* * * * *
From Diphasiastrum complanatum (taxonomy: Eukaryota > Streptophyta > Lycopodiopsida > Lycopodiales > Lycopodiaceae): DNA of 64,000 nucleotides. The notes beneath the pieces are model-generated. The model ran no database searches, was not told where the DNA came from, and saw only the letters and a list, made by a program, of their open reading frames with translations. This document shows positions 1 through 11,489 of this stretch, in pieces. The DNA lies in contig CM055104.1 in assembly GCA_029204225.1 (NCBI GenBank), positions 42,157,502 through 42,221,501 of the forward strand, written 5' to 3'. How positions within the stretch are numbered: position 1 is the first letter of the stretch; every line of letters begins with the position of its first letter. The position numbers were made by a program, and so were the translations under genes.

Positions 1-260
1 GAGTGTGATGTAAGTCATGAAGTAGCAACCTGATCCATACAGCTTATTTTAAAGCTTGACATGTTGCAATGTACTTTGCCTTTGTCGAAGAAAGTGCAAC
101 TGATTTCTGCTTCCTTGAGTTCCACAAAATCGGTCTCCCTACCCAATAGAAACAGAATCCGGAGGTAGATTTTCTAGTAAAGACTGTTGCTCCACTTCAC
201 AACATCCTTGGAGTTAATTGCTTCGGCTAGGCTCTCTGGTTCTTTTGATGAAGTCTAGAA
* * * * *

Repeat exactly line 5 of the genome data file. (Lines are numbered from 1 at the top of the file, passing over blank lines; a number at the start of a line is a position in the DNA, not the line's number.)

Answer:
201 AACATCCTTGGAGTTAATTGCTTCGGCTAGGCTCTCTGGTTCTTTTGATGAAGTCTAGAA